Frankel is still set to head a star-studded cast on Champions Day at Ascot on Saturday (Sunday AEDT) as long as the ground is considered safe for the world’s highest-rated racehorse.
The going at the Berkshire track on Friday afternoon eased from soft all round to soft on the straight course and soft, heavy places on the round course after three millimetres of rain.
Although a little more rain is expected before midnight, dry conditions are forecast for race day itself.
“We will look at it in the morning. It depends obviously what happens,” Teddy Grimthorpe, racing manager to owner Khalid Abdullah, said.
“What I have always said is that as long as we are happy the ground is safe for Frankel that will be our call.
“We are going to walk it and the intention is to run if we can.”
Frankel is unbeaten in 13 starts to date and the Champion Stakes over a mile and a quarter (2000m) is likely to be his final racecourse appearance.
Ascot is sold out in the anticipation of Frankel running and clerk of the course Chris Stickels is hoping the slight possibility of the Sir Henry Cecil-trained colt being withdrawn will not materialise.
“We desperately want Frankel to run,” he told At The Races.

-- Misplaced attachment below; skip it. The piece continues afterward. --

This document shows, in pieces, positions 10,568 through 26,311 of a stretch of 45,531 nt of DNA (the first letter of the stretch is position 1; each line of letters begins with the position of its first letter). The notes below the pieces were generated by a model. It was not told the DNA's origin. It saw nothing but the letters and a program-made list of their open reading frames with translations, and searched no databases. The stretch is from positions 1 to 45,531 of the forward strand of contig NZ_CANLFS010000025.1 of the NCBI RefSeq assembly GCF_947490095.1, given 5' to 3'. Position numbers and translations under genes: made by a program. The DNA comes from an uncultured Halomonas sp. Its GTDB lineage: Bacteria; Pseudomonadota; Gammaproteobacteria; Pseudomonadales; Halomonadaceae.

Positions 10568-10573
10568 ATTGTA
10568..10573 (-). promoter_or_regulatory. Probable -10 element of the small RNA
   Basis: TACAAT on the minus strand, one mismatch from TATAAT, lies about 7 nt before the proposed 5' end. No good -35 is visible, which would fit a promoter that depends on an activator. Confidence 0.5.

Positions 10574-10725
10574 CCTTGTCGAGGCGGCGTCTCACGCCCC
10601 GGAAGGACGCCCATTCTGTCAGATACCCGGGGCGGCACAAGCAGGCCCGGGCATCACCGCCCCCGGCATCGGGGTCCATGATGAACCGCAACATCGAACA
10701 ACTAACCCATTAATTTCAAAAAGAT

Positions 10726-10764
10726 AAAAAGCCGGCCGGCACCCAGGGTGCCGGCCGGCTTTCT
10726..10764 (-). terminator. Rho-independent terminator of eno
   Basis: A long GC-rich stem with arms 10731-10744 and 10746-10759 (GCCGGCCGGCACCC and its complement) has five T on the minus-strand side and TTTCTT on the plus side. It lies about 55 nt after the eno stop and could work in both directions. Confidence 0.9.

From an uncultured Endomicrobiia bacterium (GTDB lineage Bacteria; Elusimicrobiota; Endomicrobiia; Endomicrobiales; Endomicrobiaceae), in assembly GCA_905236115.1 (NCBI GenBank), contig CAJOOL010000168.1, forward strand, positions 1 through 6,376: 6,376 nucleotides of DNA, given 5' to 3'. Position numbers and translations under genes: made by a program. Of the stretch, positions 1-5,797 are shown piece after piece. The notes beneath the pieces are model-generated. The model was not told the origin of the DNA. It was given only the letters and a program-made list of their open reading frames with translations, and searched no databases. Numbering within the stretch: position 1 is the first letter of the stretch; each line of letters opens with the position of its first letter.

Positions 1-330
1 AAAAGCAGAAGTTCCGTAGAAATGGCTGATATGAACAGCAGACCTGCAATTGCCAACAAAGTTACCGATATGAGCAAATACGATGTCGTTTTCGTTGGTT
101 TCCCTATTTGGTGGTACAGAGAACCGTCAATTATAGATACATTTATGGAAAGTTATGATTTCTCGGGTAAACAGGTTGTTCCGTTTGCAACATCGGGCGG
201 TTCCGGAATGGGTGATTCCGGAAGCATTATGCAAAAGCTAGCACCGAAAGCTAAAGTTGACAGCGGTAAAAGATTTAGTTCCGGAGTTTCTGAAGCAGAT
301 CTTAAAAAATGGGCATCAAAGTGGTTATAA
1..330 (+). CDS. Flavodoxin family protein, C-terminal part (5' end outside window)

“We’ve had some rain this afternoon amounting to three millimetres and I’ve just changed the ground to straight course soft, round course, soft heavy in places.
“The rain should clear by midnight. It is drying back but the showers are on and off until then.”
Cecil says “the adrenaline is going” as the curtain looks set to come down on Frankel’s dazzling career although the trainer believes he is only now reaching his peak.
“The adrenaline is going, we’ve got him so far unbeaten and I’d like him to win at Ascot,” Cecil told BBC Radio.
“He’s getting easier, he used to be difficult, used to pull a lot. He’s growing up, he’s like me a late developer.
“He’s a better horse, he’s an improving horse.
“It’s been a great honour (to train Frankel), slightly nerve wracking.”
Whereas Frankel only ran for the first time over 10 furlongs in the Juddmonte International at York, Cirrus Des Aigles is as battle-hardened as they come – a fact which has not escaped Grimthorpe.
“Cirrus Des Aigles has proved himself after the last two or three years,” he said.
“He’s the defending champion and he came out at Longchamp and was very impressive in the Group Two.
“Certainly he’s going to be a horse to be reckoned with.”